Trees have limbs, so it’s no surprise that you draw them much like you do the human figure.

Old barnyard tree, by Carol L. Douglas. 6X8, oil on canvas.

All drawing starts with careful observation. Start by observing the branching structure and overall shape of your tree. Opposite branching means that side branches, twigs and leaf stems grow directly across from each other from a main trunk. These include maple, ash, dogwood and buckeye. Alternate branching is much more common. It’s where side branches, leaves and twigs do not grow opposite each other, but grow in either a spiral pattern or an alternating one. The oak family are alternate branchers; stems grow out in a spiral pattern with no two branches coming from the same node. This creates the oak tree’s distinctive silhouette.

Every variety of tree has a distinctive shape.

It’s very easy to fall into the trap of making trees two-dimensional cutouts, with branches extending to the left and right. In fact, branches extend in all directions, including straight at you. How do you render this with authority?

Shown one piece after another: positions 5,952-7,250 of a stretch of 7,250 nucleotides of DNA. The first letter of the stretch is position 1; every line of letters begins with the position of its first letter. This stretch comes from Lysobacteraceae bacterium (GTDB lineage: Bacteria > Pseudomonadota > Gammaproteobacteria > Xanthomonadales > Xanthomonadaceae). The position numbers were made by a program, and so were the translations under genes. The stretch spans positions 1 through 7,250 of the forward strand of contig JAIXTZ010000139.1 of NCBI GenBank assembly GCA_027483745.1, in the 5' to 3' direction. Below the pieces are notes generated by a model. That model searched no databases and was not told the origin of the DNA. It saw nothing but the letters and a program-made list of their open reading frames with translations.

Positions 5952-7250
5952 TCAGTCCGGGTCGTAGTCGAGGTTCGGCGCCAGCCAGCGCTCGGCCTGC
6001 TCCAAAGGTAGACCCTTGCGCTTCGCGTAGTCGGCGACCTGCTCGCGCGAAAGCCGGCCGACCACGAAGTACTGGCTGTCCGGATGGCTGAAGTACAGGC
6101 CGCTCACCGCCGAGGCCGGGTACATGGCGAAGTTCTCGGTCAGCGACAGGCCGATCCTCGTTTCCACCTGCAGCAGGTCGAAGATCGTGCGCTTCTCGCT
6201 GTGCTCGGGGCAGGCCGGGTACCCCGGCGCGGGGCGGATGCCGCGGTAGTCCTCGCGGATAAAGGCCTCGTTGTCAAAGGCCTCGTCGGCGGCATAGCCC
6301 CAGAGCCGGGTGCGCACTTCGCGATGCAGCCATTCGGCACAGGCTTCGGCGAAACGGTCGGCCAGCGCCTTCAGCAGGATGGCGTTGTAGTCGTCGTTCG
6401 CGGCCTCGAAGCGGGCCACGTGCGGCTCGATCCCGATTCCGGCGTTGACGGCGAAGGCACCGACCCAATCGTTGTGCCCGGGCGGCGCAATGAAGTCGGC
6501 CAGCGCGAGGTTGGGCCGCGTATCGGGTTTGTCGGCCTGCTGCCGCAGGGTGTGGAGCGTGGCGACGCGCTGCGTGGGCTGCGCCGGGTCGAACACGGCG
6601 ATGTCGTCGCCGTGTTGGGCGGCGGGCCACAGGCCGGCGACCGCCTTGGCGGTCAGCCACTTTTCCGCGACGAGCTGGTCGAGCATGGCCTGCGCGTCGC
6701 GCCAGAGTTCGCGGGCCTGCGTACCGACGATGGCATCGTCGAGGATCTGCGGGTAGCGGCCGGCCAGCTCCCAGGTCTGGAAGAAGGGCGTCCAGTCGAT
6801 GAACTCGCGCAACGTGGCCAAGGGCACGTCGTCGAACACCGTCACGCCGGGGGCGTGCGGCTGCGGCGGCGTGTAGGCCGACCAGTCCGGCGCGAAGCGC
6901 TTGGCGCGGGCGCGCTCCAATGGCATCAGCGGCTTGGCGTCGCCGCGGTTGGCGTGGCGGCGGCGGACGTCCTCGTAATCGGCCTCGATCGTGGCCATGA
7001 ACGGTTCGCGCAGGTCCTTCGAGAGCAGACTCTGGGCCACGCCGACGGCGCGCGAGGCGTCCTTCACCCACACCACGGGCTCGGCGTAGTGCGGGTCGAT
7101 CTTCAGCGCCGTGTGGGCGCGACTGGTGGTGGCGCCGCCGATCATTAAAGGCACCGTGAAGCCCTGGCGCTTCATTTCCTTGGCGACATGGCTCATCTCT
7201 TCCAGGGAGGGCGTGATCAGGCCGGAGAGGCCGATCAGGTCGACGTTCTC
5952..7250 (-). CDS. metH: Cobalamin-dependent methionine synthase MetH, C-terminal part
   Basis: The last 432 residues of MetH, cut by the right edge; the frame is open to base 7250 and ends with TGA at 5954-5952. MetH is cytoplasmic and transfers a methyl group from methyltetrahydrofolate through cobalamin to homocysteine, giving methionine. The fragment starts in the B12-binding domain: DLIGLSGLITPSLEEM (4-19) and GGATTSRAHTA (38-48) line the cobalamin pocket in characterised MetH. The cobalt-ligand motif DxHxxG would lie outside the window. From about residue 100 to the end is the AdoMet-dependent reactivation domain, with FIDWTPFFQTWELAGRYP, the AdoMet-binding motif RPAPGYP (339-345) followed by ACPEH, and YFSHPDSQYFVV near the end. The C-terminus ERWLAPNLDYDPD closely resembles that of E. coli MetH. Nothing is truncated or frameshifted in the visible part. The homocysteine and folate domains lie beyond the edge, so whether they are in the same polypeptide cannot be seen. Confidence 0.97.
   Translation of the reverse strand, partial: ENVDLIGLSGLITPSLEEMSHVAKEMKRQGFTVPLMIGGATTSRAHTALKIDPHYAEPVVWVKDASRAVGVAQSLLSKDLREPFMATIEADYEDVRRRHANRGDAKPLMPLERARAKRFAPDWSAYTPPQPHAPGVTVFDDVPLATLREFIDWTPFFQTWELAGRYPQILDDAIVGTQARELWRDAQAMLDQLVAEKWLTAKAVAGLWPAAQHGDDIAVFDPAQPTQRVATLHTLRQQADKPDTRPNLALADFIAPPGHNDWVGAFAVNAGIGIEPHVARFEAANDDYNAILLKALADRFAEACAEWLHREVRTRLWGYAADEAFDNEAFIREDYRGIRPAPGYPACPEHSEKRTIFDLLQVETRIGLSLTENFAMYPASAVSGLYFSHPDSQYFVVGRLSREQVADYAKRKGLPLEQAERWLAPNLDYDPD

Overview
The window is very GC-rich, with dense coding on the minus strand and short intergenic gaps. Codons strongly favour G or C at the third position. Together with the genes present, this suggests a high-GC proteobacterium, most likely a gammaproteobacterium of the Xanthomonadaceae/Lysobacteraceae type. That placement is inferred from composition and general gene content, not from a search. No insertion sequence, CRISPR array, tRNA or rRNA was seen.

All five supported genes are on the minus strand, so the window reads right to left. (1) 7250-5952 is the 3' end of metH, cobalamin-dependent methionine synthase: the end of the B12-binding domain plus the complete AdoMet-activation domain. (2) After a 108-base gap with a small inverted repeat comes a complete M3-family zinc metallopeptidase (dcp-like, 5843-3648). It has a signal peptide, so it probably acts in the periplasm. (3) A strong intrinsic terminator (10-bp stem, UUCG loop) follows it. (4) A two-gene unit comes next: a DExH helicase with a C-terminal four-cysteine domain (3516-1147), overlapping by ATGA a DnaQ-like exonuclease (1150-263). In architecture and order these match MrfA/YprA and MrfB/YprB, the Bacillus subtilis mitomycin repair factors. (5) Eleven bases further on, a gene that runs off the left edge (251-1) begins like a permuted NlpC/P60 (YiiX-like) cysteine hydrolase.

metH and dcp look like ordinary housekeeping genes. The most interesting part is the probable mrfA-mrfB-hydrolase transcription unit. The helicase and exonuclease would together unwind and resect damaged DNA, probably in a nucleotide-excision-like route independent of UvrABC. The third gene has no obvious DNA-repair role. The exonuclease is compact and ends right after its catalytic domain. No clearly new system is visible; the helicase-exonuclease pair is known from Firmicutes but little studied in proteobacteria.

Wire-frame drawing of the basic shape of my White Oak.

Don’t try to sort all that complexity out in one shot. Rather, start with the major structure. Just as with the human figure, I start with a wire-frame drawing. In the case of trees, I start by reducing the trunk and branches into a series of tubes in space.

Check those negative spaces!

As you finish each major branch, check to be sure the negative space between the branches is accurate.

If you’ve done this phase correctly, you might notice that these simplified branches are almost human in movement and shape. This should be no surprise; we’re all part of the same creation.

That’s the basis of your line drawing.

Connect the tubes with flowing lines to create your tree’s wooden structure. Don’t obliterate the circles too fast; they will be your guides to setting shadows.

Time to set the shadows.

Identify the light source—is it coming from the left or the right? Once you’ve identified the light source, set the shadows.

The foliage doesn’t need to be fully articulated, just suggested.

Add foliage as masses of dark. If you want to articulate the individual leaves more carefully, you can do so, but be selective. Too much detail will obliterate the charm of your tree.